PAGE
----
[When I first wrote this a couple of days ago I thought it might be too mean, but then I saw that I’m not the only one that took issue with the review.]
On over at Books&Culture, Jean Bethka Elshtain writes a review of “There Will Be Blood” that is a little overwrought (is that a criticism I get to make?), but appropriately gushing toward the film. There are several comments I have however.
“When I saw [Magnolia] in a theater in Chicago, there were murmurs of perplexity from exiting filmgoers. “Like, what the hell was the frog thing about?”, I overheard one fellow say, a statement objectionable for two reasons: first, the ubiquitous, distracting, and slightly demented repetition of “like”; second, the illustration of complete biblical ignorance. Ever hear of the plagues Moses called down on the Pharoah and Egypt?”
Yeah, except neither had Anderson. He got the idea from reading a book on weird phenomenon.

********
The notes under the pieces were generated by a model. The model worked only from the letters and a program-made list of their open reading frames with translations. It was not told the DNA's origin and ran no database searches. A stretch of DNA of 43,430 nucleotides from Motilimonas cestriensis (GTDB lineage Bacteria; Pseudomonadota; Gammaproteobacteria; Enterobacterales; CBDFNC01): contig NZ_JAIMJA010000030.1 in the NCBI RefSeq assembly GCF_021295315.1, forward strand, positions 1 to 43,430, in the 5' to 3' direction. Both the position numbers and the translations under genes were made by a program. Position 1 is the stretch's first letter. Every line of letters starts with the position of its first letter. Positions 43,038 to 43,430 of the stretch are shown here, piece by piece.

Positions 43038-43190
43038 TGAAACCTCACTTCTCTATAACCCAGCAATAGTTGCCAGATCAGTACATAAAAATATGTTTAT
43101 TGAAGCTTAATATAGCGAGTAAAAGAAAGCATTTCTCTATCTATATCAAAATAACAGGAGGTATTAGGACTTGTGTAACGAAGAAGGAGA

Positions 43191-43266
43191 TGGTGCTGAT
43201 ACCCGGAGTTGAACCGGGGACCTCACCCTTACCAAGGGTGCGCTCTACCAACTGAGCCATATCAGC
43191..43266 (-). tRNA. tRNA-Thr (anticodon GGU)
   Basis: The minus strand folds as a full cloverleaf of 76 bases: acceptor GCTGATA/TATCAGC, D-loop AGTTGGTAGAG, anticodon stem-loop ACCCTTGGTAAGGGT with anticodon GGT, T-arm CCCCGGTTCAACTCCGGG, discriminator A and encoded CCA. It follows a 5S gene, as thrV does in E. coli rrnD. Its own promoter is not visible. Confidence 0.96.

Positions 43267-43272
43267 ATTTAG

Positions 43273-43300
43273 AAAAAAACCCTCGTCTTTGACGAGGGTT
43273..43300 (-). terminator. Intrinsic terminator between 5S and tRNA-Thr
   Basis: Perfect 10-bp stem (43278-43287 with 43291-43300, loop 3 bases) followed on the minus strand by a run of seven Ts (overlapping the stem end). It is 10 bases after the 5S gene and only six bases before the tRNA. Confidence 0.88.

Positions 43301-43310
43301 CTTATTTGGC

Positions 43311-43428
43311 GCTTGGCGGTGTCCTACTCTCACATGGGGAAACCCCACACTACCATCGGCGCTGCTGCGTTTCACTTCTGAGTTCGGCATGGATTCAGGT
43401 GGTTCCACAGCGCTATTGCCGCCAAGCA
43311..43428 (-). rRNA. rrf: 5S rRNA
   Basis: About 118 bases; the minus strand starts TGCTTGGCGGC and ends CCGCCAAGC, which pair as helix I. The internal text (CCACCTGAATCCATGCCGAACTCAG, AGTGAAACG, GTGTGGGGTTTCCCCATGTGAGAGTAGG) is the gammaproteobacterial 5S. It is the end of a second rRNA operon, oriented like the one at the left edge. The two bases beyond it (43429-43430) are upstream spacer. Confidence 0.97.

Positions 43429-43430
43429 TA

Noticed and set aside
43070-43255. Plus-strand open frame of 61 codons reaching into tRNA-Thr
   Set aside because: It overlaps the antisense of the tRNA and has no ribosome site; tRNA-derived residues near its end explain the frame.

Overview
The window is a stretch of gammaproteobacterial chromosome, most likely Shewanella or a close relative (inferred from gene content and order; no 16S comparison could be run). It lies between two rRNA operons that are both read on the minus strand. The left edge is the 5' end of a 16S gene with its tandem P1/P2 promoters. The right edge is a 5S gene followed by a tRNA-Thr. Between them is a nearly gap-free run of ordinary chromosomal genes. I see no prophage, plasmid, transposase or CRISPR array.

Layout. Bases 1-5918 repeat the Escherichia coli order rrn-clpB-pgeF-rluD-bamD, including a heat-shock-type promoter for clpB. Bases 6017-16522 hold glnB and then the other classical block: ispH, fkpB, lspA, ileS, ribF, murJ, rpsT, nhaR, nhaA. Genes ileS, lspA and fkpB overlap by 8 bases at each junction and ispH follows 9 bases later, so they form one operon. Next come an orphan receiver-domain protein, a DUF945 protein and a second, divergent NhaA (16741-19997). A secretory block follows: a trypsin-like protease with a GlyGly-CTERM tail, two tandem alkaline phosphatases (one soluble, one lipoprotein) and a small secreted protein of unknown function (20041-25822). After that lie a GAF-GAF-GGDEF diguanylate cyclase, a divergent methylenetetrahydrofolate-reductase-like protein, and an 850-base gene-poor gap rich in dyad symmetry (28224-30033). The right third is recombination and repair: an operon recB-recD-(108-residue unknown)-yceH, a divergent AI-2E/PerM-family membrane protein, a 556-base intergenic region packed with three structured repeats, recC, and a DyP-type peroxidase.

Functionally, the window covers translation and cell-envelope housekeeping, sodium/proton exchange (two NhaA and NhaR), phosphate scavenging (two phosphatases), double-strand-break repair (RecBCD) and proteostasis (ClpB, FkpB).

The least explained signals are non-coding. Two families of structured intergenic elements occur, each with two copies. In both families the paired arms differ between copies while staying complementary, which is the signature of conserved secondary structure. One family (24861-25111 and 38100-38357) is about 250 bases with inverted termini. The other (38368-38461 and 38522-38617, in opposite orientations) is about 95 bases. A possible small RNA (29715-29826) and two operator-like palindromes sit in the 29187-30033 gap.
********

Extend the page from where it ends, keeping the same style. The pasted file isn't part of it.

And as a sidenote is it really necessary to mention Martin Luther, Hannah Arnedt, Alexis de Tocqueville, and St. Augustine? You could just have a sidebar of the books you’ve been reading recently.*
“In large part, Plainview’s tragedy is that he needs other people the way an addict needs a fix: to triumph over, to kick in the balls (sorry, crude but necessary), to bury, all too literally at one turning point.”
I’m sorry? Why is it necessary? What I’m saying is that stylistically, using words like “lugubrious” and “stentorian” with “balls” and “bejesus” results in a tone problem.
“After a ritualized danse macabre between the two protagonists…”
I love the pointless interjection of foreign languages, tres chic, muy beneficio.